A laminate affects the look of a print...

    There are three basic finishes for a laminate whether hot or cold. They are:

    Gloss laminates have a tendency to enhance (make brighter or more vibrant) colors. As with any shiny surface, glare can become a problem in well-lit areas.

    Satin/Luster laminates are considered "low-glare" and are neutral or no color changes when applied to a print.

    Matte laminates are considered "no-glare" and can dull the colors.

    Liquid laminates come in the form of either gloss or matte finishes.

    The use of the various finishes may vary depending upon your client’s needs and how the digital prints are to be used. For example, most vehicle wraps use a gloss laminate to make the graphics look as though they were painted on and waxed. Trade show exhibitors usually prefer their graphics to have a satin/luster or textured Lexan laminate so not to degrade any colors and keep the glare to a minimum so everything is still legible. A matte laminate might be used in a courtroom, for presentations, or were there might be intense lighting and flash bulbs going off.

    - continued below -

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    The above laminates are typical, but there are also many specialty laminates. Clear and textured Lexan laminates are very popular in the trade show and photography industries. Then there are the non-slip floor laminates for those who wish to produce interior use floor graphics. Non-slip concrete laminates exist for those outdoor special events. There are opaque laminates that are used as a backing material and mounting laminates that can allow you to apply a print first surface or second surface. There are probably as many laminates available as there are digital printing materials these days. One manufacturer may not produce everything you need, but they try very hard to do so. Some of the manufacturers are:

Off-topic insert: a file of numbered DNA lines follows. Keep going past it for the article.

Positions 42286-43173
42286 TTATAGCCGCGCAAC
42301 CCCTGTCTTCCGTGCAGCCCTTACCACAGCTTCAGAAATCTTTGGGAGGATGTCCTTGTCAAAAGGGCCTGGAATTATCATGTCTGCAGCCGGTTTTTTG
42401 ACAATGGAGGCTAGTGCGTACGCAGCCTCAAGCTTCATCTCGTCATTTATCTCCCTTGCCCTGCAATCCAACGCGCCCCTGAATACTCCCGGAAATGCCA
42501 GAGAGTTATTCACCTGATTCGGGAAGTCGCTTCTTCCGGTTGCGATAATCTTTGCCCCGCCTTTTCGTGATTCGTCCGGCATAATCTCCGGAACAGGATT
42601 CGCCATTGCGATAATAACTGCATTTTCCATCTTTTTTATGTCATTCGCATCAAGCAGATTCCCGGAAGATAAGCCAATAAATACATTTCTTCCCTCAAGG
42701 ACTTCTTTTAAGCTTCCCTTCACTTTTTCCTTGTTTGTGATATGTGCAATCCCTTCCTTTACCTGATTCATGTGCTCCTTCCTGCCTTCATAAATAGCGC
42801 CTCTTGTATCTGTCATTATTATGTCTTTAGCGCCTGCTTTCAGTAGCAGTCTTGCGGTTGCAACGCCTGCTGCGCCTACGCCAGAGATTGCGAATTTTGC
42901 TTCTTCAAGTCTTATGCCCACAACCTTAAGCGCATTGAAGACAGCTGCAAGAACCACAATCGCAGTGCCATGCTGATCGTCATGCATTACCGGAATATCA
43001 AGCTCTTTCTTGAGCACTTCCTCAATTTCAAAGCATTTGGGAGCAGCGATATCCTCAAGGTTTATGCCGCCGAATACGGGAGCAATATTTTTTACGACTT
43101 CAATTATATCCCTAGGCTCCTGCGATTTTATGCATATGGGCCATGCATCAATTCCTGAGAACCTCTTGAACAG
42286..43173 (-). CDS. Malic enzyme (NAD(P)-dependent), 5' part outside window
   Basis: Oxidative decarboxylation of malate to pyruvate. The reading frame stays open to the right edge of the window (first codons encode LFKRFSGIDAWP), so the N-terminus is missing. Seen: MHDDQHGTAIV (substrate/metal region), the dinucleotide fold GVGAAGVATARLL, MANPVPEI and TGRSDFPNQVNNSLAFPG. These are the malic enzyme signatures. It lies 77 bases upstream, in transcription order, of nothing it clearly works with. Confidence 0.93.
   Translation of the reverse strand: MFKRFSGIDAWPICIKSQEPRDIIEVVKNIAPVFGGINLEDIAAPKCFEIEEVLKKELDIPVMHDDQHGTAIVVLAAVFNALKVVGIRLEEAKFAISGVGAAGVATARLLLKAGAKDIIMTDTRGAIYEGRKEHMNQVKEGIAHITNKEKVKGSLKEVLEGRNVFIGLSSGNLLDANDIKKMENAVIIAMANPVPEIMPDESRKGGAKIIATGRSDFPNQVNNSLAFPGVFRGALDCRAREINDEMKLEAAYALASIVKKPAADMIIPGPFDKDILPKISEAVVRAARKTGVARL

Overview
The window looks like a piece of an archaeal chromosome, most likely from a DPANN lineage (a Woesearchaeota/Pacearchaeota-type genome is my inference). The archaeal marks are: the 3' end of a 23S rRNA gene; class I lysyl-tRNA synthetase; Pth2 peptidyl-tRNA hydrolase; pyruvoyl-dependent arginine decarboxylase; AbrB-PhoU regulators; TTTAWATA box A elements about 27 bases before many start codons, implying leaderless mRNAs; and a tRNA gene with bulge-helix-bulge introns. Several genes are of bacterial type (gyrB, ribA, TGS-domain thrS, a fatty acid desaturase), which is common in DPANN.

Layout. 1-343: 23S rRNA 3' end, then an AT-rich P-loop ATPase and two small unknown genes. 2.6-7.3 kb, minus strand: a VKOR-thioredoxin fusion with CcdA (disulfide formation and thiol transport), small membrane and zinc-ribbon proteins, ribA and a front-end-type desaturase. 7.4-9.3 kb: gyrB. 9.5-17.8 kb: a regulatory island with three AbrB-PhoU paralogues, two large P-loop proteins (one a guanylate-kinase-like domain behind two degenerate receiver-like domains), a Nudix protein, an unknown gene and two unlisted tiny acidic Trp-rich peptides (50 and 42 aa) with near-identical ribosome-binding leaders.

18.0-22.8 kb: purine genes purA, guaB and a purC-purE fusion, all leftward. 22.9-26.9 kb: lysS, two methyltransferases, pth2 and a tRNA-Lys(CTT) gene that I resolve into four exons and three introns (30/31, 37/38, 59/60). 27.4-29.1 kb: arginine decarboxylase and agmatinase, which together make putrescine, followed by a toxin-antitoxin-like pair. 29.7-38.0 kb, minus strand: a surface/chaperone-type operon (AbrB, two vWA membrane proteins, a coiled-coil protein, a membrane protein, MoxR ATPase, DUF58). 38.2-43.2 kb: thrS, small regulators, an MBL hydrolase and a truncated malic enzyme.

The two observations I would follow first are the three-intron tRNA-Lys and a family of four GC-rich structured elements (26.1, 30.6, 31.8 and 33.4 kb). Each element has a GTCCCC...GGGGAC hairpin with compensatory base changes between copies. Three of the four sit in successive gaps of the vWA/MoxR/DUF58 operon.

For film laminates
    3M -
    Avery Graphics -
    CODA -
    Drytac -
    GBC -
    MacTac -
    Oracal USA -
    SEAL -
    USI -

    For liquid laminates
    SEAL -
    NAZDAR -
    ONE SHOT -

    As for the liquid laminates, a liquid laminator is the ideal situation for application. Though many have found a work-around or temporary solutions for the use of this type of laminate, the liquid laminator is tough to beat. Some liquid laminates come in the form of aerosol cans for the occasional user. For the heavy user, they are available in quarts to 55-gallon drums. This liquid can be manually applied by brush, foam roller, lambs, wool mop or spray gun. Though with these methods an even coating is difficult to attain. The manufacturer has performed extensive testing and can provide the recommended coating thickness for specific materials as related to their use. The manual method does work, but how do you know if enough was applied or if too much was applied. The amount may, and generally does, affect the drying time. It never hurts to experiment though!

    Speaking of drying times. One of the biggest mistakes made by digital print producers is not allowing the print adequate drying time prior to the application of any form of lamination. The drying/curing time for digital prints may range from 4 to 24 hours, depending on whether aqueous or solvent-based inks are used. The heat platens and drying fans can only get a certain amount of moisture or solvent out of the print. This can have costly repercussions both financially and to your reputation, so use caution and don't try to rush something that cannot be rushed.

    When talking to a laminate salesperson or manufacturers representative, it is a must to ask questions and attempt to explain what your needs are or what you intend to do with the laminate. They have access to all the answers or can get them and can point you in the right direction. If you need the specifications for the UV properties or the adhesives used, they can help. Whenever possible, try to get a list of references in your region that you could contact or a sample of the laminate so that you can run a few tests of your own.